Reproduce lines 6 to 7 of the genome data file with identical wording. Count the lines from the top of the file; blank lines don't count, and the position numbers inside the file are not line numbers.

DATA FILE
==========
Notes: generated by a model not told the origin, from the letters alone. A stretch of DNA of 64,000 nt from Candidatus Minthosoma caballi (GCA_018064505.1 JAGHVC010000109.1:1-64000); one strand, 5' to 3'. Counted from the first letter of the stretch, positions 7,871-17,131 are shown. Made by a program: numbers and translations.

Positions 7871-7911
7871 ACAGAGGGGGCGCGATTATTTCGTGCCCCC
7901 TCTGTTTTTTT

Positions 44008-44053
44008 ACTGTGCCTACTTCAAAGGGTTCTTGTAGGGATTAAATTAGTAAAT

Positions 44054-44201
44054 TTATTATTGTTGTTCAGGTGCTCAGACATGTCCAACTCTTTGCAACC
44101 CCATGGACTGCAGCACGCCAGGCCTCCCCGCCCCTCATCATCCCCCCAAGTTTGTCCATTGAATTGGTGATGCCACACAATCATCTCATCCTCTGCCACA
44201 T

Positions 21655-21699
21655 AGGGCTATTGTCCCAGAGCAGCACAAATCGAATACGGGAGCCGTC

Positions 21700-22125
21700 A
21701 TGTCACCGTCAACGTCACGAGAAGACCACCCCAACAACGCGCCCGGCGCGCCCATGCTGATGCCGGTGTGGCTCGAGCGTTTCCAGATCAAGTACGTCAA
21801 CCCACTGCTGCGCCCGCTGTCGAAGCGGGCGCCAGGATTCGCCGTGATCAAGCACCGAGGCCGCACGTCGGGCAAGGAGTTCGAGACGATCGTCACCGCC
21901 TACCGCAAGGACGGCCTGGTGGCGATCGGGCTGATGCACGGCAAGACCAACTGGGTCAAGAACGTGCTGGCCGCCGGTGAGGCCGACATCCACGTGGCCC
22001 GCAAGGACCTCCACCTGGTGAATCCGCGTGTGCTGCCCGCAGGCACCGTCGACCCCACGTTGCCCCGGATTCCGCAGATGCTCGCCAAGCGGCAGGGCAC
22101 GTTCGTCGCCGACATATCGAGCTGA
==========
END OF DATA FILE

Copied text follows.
44008 ACTGTGCCTACTTCAAAGGGTTCTTGTAGGGATTAAATTAGTAAAT

Positions 44054-44201